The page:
Trump calls Las Vegas massacre 'an act of pure evil' but fails to mention gun control
Donald Trump has condemned an attack in Las Vegas that killed at least 59 people and injured 515 as an "act of pure evil" but failed to mention gun control.
President Trump was speaking this afternoon from the White House just hours after gunman Stephan Paddock fired shots at concert-goers at the Route 91 Harvest Festival in the deadliest mass shooting in US history.
He said: "We are joined together today in sadness, shock, and grief. Last night, a gunman opened fire on a large crowd at a country music concert in Las Vegas, Nevada.
"He brutally murdered more than 50 people, and wounded hundreds more. It was an act of pure evil...
"I want to thank the Las Vegas Metropolitan Police Department and all of the first responders for their courageous efforts, and for helping to save the lives of so many.
"The speed with which they acted is miraculous, and prevented further loss of life.
"To have found the shooter so quickly after the first shots were fired is something for which we will always be thankful and grateful. It shows what true professionalism is all about."
Trump has also offered his condolences to the families of those killed.
He said: "Hundreds of our fellow citizens are now mourning the sudden loss of a loved one -- a parent, a child, a brother or sister.
"We cannot fathom their pain. We cannot imagine their loss.
"To the families of the victims: We are praying for you and we are here for you, and we ask God to help see you through this very dark period."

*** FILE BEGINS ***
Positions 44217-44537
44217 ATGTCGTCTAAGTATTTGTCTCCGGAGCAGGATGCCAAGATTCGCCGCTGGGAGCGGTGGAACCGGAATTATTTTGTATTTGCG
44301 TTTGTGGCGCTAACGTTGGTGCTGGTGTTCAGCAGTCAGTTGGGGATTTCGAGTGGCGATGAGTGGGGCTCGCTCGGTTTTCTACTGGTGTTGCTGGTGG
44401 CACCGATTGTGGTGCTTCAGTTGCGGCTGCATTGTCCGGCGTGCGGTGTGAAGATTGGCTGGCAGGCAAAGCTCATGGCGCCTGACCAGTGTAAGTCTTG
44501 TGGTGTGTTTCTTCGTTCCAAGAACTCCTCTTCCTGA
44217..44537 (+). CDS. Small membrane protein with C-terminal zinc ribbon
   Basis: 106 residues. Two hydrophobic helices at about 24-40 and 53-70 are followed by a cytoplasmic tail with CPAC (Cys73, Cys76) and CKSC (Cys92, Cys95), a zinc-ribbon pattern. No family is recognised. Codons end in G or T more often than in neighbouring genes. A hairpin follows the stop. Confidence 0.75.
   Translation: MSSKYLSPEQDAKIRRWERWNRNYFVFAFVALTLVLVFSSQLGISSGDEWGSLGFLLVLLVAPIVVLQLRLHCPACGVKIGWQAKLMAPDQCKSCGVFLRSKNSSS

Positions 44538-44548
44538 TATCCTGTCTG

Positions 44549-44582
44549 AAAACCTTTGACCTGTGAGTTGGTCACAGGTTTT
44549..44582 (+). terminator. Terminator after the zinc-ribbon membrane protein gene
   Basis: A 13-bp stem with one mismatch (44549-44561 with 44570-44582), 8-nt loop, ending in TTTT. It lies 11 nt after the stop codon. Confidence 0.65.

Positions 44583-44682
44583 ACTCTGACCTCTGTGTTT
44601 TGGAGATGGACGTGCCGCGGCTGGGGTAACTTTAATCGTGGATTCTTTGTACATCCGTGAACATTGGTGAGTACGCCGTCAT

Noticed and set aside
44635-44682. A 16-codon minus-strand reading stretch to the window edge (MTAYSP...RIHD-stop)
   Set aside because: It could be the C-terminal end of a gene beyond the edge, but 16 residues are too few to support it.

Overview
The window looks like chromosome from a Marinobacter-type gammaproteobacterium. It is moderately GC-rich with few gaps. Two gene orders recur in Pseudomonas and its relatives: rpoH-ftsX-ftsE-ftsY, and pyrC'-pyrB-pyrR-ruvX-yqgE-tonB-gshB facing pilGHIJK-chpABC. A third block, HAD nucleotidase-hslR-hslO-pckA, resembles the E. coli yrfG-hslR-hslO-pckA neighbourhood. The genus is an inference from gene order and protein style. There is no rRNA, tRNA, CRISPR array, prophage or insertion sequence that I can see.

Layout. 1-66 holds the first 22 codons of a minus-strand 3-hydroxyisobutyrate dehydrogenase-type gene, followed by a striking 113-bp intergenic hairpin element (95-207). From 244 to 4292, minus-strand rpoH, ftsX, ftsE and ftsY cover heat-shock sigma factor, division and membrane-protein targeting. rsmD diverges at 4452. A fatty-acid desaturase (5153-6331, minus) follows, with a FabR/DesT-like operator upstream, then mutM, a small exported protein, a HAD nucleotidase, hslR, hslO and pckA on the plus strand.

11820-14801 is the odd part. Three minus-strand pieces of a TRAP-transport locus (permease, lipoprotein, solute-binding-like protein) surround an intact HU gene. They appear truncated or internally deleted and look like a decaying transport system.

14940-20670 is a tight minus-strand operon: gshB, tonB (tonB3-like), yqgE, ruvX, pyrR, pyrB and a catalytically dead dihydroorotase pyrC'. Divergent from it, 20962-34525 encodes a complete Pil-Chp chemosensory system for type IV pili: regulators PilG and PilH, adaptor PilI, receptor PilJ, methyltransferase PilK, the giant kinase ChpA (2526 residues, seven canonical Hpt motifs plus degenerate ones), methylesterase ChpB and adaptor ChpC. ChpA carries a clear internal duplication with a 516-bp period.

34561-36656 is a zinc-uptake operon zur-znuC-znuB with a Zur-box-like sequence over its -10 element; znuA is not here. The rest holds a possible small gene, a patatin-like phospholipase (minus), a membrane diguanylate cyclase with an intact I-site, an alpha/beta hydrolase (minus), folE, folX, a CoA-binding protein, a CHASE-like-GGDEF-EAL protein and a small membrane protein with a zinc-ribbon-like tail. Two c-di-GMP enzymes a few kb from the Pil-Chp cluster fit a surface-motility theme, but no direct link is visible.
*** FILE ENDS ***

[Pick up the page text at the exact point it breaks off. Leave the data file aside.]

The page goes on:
Gunman Stephen Paddock (64) opened fire from the 32nd floor of a hotel before he killed himself, at least ten firearms were found in the room where he died.
According to the Gunviolence Archive, there have been 46,595 gun incidents in US so far this year.
Approximately 11,652 people have died in these incidents and a further 23,516 have been injured. There are an estimated 22,000 deaths in the US through suicide each year using guns.
Trump failed to mention gun control during his speech.
He said that he has instructed the US flag to be flown at half-mast until Friday as a mark of respect for the dead and injured.
He also confirmed that he will travel to Las Vegas on Wednesday to visit the victims of the attack and their families.
Trump continued to say that people must stand together after the massacre.
He said: "In moments of tragedy and horror, America comes together as one -- and it always has. We call upon the bonds that unite us -- our faith, our family, and our shared values.
"We call upon the bonds of citizenship, the ties of community, and the comfort of our common humanity.
"Our unity cannot be shattered by evil. Our bonds cannot be broken by violence.
"And though we feel such great anger at the senseless murder of our fellow citizens, it is our love that defines us today -- and always will, forever.
"In times such as these, I know we are searching for some kind of meaning in the chaos, some kind of light in the darkness. The answers do not come easy.
"But we can take solace knowing that even the darkest space can be brightened by a single light, and even the most terrible despair can be illuminated by a single ray of hope."
An FBI spokesman has said there is "no connection" between the massacre and any international terrorist group.